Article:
Format

Send to

Choose Destination
Clin Pharmacokinet. 1997 May;32(5):382-402.

Clinical pharmacokinetics of tretinoin.

Author information

1
Department of Pharmacology, IRCCS-S, Matteo Hospital, Pavia, Italy.

Abstract

Recent reports of the dramatic antitumour effect of tretinoin (all-trans retinoic acid) in patients with acute promyelocytic leukaemia (APL) have generated a great deal of interest in the use of this drug as a chemopreventive and therapeutic agent. However, the biological efficacy of tretinoin is greatly impaired by (presumably) an induced hypercatabolism of the drug leading to reduced tretinoin sensitivity and resistance. Several pharmacokinetic studies have shown that plasma drug exposure [as measured by the plasma area under the concentration-time curve (AUC infinity)] declines substantially and rapidly when the drug is administered in a long term daily tretinoin regimen. These observations led to the hypothesis that the rapid development of acquired clinical resistance to tretinoin may have a pharmacological basis and result from an inability to present an effective drug concentration to the leukaemic cells during continuous treatment. The principal mechanisms proposed to explain the increased disappearance of tretinoin from plasma include: (i) decreased intestinal absorption; (ii) enhanced enzymatic catabolism; and (iii) the induction of cytoplasmic retinoic acid binding proteins (CRABP), which leads to increased drug sequestration. The most favoured explanation is that continuous tretinoin treatment acts to induce drug catabolism by cytochrome P450 (CYP) enzymes. Several strategies aimed at preventing or overcoming induced tretinoin resistance have been, and are being, planned. These strategies include intermittent dose administration, administration of pharmacological inhibitors of CYP oxidative enzymes, combination with interferon-alpha and intravenous administration of liposome-encapsulated tretinoin. As these strategies are now under investigation and the number of patients enrolled is small, further studies are needed to determine the efficacy and toxicity of these new schedules of drug administration. In this article we provide an overview of the relevant aspects of tretinoin physiology and pharmacokinetics, and summarise the current status of knowledge to help in the better optimisation of tretinoin administration.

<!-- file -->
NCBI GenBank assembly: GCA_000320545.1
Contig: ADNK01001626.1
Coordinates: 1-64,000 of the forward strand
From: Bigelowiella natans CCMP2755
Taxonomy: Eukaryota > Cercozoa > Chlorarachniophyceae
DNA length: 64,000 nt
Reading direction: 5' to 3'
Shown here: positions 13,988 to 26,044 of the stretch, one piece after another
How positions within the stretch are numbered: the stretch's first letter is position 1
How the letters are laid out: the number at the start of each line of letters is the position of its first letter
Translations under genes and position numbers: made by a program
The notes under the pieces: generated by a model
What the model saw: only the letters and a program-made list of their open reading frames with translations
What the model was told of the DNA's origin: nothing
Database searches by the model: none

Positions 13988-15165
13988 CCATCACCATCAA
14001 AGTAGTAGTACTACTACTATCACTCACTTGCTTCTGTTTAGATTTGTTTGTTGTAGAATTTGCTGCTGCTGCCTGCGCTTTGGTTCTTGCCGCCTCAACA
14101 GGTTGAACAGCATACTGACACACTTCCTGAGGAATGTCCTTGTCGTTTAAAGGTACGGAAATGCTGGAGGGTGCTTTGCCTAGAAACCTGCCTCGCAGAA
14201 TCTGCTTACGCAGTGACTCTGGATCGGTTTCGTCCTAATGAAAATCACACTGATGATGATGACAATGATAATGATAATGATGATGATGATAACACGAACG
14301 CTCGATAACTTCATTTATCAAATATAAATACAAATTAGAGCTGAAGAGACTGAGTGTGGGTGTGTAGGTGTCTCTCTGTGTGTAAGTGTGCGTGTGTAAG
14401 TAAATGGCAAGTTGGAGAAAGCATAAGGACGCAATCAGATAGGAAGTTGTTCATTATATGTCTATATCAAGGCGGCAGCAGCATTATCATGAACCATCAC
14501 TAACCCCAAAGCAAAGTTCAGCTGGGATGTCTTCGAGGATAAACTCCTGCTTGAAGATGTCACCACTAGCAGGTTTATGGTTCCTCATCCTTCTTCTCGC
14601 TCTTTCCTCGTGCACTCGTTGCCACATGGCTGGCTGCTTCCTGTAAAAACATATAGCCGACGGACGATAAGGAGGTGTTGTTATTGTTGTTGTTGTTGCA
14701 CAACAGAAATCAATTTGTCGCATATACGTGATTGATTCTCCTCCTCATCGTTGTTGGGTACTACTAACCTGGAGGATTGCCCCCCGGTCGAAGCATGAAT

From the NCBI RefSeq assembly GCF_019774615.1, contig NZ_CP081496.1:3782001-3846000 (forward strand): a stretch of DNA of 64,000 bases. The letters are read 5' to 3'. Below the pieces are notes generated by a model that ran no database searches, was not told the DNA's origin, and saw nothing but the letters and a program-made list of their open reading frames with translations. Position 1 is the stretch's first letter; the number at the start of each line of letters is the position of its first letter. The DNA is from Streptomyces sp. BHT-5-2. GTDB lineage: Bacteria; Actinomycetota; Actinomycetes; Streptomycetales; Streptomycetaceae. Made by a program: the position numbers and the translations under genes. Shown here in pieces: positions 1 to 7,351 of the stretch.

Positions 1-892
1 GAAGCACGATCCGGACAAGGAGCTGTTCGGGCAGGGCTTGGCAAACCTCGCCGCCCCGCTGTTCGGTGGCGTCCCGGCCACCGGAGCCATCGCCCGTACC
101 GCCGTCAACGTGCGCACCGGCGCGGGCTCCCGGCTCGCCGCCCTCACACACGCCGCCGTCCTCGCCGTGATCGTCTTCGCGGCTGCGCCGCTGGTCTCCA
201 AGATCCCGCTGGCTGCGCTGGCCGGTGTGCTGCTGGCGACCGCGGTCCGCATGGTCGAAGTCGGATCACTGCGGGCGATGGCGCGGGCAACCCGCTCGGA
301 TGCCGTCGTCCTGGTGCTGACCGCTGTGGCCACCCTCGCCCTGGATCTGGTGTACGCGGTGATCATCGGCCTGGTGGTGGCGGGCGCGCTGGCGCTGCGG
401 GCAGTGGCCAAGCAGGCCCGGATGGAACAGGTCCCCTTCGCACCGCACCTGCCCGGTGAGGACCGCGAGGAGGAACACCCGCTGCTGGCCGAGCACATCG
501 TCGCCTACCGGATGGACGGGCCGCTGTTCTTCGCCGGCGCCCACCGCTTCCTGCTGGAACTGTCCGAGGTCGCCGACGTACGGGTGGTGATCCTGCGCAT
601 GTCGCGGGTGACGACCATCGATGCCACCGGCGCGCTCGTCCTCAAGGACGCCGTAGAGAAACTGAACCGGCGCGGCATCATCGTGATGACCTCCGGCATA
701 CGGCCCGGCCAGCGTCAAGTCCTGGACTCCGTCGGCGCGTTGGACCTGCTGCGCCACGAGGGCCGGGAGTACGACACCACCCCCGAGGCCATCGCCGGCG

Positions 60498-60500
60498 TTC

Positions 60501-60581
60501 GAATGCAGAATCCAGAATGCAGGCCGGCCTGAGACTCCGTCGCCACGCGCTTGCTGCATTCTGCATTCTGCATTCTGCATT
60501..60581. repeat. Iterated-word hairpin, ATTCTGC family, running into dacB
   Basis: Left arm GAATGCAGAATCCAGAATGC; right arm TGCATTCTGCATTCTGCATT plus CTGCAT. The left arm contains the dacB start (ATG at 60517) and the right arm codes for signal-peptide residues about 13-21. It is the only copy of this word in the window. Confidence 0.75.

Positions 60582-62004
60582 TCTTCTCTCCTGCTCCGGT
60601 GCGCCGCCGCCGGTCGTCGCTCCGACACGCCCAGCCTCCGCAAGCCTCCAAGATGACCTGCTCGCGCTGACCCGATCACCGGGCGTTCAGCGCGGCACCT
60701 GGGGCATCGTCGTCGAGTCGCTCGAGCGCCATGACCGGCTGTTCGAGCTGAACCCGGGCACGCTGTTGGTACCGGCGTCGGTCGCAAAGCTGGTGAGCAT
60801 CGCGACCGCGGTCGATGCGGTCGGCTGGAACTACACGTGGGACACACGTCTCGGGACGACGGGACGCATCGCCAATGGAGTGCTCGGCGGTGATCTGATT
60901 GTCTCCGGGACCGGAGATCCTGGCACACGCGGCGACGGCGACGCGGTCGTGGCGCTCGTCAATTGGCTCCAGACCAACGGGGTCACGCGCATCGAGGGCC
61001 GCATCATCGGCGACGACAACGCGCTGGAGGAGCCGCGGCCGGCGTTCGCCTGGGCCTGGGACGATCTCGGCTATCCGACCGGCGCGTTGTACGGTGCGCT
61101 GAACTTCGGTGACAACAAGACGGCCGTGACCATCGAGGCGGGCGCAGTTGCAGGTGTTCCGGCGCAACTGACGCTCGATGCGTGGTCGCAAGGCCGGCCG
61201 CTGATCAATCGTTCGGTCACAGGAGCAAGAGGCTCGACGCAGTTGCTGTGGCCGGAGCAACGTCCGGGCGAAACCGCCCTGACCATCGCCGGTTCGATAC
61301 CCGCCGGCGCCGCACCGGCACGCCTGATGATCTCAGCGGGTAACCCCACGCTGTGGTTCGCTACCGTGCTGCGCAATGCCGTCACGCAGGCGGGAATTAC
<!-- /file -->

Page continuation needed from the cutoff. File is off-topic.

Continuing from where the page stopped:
[Indexed for MEDLINE]

Supplemental Content

Full text links

Icon for Springer
Loading ...
Support Center